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Construction: Grasping the accounting puzzle

Sep 25, 2007

Choices of accounting policies may distort inter-company comparisons. More so in the case of industries, where managements have significant leeway in terms of how a particular transaction is booked. In this article, we have listed some of the key items that are treated differently by different construction companies and thereby make comparison meaningless. Revenue recognition: A construction company can either follow 'Percentage Completion' method or 'Project Completion' method for the purpose of revenue recognition. Under the former, the construction company keeps booking expenses and revenues without booking the profits until a threshold limit has been achieved. After the threshold limit, revenues, expenses and profits are booked in stages, in line with the progress in the implementation of the project. Under 'Project Completion' method, revenues and expenses are booked, but not profits until the entire project is completed. Once the project is completed, profits are booked at one go. Since profits are booked only at the completion of the project; they tend to be lumpy.

Since, there is no fixed standard for revenue recognition; there is a significant variation in profit booking policies, thereby making comparisons meaningless. Even among companies who follow the 'Percentage Completion' method, there is a wide variation as to how the profits are booked. Some companies follow a threshold level for profit booking (L&T follows 50% limit). In case, the projects do not cross a particular threshold limit, revenues are booked equal to the expenses, without booking any profits. Profits will be booked only after the threshold limit is achieved. However, some companies do not follow any threshold limits for booking profits. Instead, they start booking profits proportionately with the completion of the project (IVRCL, Madhucon Projects). On the other hand, a company like HDIL follows the 'Project Completion' method for booking revenues. Hence, before doing any comparisons, investors need to check the revenue recognition policies of the companies in question.

Mobilsation advance: Mobilisation advance is the amount paid by clients to construction companies before the commencement of work. The advance is typically 10% to 15% of the total project cost. While some clients give it free of cost, some may charge an interest. There is no consensus regarding the accounting treatment of the advance on the balance sheet. While most companies book these advances (whether they carry an interest or not) as current liabilities, some companies treat advances carrying interest as debt, while interest-free advances as current liabilities. This variation in treatment of mobilisation advances makes working capital and financial leverage comparisons difficult. Also because of the recent equity fund raising by construction companies, they avoid taking interest-bearing advances from the clients. This reduces current liabilities and gives an impression of a longer working capital cycle.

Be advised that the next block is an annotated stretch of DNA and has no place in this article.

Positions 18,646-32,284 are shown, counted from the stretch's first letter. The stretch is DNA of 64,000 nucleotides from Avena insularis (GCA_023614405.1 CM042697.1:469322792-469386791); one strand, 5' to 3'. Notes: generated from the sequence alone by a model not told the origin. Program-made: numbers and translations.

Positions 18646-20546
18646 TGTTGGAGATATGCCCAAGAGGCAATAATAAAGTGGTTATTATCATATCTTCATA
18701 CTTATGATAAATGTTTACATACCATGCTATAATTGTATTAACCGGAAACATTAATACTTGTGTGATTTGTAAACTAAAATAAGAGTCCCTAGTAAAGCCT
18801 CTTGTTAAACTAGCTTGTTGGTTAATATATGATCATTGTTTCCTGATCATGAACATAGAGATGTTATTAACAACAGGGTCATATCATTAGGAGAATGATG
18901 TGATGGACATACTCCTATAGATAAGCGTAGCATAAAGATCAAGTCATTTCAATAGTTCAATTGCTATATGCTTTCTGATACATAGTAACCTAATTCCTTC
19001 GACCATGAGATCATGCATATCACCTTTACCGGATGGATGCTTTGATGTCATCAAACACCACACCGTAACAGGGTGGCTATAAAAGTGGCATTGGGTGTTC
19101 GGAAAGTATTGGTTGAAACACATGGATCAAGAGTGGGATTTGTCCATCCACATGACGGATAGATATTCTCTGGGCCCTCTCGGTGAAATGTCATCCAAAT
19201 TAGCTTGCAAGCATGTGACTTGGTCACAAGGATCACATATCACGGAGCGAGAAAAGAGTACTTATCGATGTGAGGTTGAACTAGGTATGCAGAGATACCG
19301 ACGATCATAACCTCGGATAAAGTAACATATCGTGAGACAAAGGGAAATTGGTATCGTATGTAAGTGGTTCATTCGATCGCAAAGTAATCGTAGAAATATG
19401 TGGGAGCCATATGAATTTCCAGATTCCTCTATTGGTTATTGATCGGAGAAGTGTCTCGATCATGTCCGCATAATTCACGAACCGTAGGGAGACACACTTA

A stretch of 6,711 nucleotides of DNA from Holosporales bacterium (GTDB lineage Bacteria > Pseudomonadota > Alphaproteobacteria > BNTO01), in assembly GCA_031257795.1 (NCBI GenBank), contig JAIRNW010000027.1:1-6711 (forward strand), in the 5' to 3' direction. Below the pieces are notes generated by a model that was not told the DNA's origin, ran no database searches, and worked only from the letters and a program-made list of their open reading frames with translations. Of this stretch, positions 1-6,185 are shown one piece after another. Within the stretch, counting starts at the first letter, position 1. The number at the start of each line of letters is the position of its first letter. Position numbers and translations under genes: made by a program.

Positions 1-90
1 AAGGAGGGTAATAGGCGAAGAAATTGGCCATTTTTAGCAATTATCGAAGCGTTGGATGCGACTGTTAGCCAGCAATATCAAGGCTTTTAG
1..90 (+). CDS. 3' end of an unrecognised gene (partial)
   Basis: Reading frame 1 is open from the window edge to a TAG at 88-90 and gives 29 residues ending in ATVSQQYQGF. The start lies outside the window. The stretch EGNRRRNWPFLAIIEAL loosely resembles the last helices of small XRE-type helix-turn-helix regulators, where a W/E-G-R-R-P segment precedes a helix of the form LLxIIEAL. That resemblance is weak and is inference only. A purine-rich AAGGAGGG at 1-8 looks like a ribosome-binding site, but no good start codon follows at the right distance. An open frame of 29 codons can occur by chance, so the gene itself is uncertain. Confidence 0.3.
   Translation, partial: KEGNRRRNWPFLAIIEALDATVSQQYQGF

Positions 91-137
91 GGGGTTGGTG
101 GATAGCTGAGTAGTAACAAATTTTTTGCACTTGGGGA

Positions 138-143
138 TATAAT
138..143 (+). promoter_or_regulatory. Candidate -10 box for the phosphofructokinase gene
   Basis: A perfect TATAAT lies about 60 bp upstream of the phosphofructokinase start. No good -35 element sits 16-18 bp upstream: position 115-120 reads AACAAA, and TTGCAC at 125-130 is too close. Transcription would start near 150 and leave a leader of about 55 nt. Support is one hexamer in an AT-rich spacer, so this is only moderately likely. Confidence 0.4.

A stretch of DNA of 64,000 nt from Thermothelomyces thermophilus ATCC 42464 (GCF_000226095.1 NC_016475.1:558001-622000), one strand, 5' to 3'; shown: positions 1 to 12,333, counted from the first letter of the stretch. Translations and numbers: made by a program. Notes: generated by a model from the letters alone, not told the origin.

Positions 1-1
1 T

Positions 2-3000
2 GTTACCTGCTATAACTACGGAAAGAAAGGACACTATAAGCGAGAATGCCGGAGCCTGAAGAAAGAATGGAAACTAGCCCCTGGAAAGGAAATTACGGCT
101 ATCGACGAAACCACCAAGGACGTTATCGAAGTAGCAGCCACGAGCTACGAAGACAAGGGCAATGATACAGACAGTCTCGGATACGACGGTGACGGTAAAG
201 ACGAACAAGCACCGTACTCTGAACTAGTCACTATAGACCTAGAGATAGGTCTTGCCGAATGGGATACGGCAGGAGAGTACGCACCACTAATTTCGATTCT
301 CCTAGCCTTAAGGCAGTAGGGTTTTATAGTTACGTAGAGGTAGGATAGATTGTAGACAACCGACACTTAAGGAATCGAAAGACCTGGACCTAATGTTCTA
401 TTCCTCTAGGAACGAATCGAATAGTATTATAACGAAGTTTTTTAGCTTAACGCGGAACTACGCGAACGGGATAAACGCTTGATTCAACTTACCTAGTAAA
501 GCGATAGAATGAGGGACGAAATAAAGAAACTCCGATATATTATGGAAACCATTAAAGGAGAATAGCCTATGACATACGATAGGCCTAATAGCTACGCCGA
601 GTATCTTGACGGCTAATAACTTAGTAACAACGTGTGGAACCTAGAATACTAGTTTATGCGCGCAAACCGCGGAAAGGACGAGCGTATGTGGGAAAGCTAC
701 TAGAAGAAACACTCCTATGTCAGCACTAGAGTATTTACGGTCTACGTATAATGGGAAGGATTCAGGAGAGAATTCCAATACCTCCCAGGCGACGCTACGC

Volatility in margins: Operating margins for construction companies varies significantly from quarter to quarter, depending upon the accounting policy and also on the type of work done in that particular quarter (example power, road and water). We are of the opinion, that one should look at yearly margins rather quarterly numbers, as they are a better indicator of a company's performance.

Recognition of WIP: There are two ways in which a construction company can account for the progress on projects, either through receivables or through work in progress (WIP). Under the receivables method, the company raises a bill for the work done on a monthly basis, which is booked as a receivable from the client. The bill has to be accepted and verified by the client before the payment. Hence, companies that follow this method have higher debtor days, often as high as 30 to 90 days. In the WIP method, the company raises a bill for work done on a monthly basis. However, the bill is booked not as a receivable, but as WIP inventory. Once, the bill has been accepted by the client, it is booked as a receivable. HCC, which follows this method, has very low receivables (less than 10 days) as they are recognised as such only from the period of bill acceptance to bill payment by the client. Hence, comparing debtor days of companies following different accounting policies will give a distorted picture.

Retention money: It is a common practice in the construction industry to retain 5% of the project cost as retention money as a guarantee for the defect-liability period. This money is typically retained for a period of 12 months after the project's completion. The money is generally reflected in the books as receivables, thereby bloating the debtor figure.

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